On May 10th, 2011, anti-human trafficking groups from across the state of Virginia congregated at the headquarters of the International Justice Mission in Washington D.C. under the unified title of the Virginia Coalition against Human Trafficking. Representatives from the American Center for Law and Justice, Courtney’s House, the FBI, Grace Community Church, the Grey Haven Project, Liberty University, the Attorney General’s Office, the Polaris Project, Shared Hope International, the Virginia Beach Justice Initiative, and the Organization to End Child Prostitution, Child Pornography and Trafficking of Children for Sexual Purposes (ECPAT-USA) were all in attendance. For many, the presence of members from so many organizations together in a single room at one time was somewhat surreal. It presented a rare opportunity for people to put names to faces, share ideas in person, and ultimately gear up for the upcoming legislative session.

When the meeting was officially called to order, representatives from the International Justice Mission provided the group with a federal overview of the Trafficking Victims Protection Reauthorization Act (TVPRA) about to be pushed through Congress again. Afterwards, representatives from the Polaris Project gave a recap on the most recent state legislative session as well as ways for the group to combine forces and improve their methods for the next legislative session.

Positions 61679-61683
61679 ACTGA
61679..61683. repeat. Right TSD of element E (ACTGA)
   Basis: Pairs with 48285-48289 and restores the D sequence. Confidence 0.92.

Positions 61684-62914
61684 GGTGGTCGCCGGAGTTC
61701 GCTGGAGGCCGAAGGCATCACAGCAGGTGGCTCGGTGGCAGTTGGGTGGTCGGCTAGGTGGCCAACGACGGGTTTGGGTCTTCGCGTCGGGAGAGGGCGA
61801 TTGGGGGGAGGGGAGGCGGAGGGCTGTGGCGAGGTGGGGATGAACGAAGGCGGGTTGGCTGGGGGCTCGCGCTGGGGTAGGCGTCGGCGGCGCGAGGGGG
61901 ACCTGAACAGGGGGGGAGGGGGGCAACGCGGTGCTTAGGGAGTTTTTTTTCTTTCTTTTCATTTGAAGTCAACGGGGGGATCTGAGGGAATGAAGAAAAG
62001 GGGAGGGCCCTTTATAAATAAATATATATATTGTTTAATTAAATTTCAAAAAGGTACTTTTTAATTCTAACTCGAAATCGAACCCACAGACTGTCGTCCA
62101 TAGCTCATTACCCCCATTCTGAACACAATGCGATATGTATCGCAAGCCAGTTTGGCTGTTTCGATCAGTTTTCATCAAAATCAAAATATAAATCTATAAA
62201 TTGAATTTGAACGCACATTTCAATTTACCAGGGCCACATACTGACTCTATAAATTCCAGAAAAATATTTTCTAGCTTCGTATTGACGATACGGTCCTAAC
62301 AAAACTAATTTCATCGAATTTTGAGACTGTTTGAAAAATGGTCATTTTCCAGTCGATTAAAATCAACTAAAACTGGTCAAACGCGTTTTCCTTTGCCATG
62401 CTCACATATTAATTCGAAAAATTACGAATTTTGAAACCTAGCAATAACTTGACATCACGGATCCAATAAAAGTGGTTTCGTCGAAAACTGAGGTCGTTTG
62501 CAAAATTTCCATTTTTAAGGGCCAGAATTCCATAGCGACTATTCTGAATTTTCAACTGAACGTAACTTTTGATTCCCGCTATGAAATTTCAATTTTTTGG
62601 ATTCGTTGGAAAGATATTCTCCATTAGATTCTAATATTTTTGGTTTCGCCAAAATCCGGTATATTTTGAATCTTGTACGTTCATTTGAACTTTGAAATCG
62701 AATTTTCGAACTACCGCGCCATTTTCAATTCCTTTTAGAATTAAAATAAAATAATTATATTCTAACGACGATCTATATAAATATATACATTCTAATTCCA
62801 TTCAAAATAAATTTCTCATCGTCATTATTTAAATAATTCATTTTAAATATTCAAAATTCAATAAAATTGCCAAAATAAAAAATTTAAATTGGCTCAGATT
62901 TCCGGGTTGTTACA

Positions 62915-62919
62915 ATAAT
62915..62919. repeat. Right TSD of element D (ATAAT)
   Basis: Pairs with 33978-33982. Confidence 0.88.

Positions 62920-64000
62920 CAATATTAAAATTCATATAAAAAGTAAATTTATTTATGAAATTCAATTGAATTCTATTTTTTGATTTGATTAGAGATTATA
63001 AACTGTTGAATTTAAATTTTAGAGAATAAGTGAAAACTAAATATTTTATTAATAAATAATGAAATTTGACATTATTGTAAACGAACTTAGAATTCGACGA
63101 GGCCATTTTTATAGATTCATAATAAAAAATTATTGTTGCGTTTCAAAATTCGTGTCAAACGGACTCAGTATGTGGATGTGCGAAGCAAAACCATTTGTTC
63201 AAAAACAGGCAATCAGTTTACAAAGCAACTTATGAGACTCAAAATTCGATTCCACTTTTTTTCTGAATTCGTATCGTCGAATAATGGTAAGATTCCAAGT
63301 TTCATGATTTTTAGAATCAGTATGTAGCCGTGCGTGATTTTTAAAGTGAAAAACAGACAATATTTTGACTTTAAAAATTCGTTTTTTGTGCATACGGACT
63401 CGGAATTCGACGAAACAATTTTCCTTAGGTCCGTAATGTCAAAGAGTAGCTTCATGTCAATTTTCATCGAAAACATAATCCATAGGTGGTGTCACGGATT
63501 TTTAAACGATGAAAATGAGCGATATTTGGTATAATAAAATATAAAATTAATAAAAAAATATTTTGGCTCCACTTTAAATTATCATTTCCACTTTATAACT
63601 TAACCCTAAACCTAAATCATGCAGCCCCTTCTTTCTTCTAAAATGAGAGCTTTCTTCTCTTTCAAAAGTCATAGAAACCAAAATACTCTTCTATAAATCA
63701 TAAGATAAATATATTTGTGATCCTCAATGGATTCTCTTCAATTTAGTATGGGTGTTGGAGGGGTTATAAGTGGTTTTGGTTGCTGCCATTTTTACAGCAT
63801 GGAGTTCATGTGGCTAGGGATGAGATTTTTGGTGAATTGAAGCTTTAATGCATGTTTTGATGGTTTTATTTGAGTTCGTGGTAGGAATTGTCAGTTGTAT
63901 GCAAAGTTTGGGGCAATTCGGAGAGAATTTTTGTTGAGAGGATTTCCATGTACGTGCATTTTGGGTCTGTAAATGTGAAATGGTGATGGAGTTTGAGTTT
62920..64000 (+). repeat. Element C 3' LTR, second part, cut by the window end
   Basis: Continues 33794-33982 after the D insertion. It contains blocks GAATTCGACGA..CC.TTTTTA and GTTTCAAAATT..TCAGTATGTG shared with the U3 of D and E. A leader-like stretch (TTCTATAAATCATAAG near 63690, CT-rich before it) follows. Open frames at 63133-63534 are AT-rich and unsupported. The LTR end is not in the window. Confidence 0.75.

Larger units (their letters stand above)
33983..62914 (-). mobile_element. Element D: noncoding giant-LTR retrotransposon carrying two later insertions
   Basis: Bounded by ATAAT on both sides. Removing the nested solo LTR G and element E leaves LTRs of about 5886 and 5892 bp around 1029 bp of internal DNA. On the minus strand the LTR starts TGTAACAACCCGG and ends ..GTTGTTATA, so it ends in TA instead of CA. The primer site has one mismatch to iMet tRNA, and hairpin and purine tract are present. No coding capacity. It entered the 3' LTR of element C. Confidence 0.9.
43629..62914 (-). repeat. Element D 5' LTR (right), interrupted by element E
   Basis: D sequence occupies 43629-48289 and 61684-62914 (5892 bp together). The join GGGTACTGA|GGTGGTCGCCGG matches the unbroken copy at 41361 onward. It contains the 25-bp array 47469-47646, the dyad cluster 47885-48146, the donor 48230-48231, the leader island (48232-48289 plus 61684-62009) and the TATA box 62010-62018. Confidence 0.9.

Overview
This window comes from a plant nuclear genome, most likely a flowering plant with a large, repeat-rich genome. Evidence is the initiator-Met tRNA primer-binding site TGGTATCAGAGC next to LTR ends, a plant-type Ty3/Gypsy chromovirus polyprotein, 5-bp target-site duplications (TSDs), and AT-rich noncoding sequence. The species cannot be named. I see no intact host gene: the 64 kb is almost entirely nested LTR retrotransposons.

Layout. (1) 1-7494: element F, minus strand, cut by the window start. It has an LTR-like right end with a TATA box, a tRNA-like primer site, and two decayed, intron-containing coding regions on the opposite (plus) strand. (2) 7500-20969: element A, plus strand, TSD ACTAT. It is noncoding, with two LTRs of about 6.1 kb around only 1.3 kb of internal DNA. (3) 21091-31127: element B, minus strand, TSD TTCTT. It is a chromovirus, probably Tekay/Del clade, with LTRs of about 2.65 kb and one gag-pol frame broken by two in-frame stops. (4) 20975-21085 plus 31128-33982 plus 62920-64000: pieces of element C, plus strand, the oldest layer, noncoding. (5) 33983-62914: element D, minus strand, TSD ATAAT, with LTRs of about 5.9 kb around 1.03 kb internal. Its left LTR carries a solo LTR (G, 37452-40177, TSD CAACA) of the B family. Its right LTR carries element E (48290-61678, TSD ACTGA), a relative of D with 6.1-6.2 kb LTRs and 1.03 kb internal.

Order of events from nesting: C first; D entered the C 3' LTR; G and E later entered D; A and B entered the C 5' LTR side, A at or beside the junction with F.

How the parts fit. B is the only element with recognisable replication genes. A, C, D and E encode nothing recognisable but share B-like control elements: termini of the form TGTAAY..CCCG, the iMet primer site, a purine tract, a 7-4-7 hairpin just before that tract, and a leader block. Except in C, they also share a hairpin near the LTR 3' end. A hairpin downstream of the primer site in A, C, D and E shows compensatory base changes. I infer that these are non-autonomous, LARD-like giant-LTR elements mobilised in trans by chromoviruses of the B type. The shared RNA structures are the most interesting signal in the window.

Those in attendance also had the opportunity to hear from a representative from the Attorney General’s Office who suggested future legislative goals for the group and how to best pursue such goals. Before closing, the meeting further consisted of a presentation of the emerging trends in the world of human trafficking. Those present were given a bird’s eye view of the past, present, and possible future of human trafficking legislation in the state of Virginia.

By the end of the meeting, relationships had been formed, contact information had been swapped, and new ideas birthed in many minds. Most, if not all, of those present that day are now anxiously working towards their legislative goals with the reassuring knowledge that their support system just got a whole lot stronger. Meanwhile, with such a successful meeting behind them, the members of the Virginia Coalition against Human Trafficking are now eagerly planning the next meeting where the group can once again be reunited.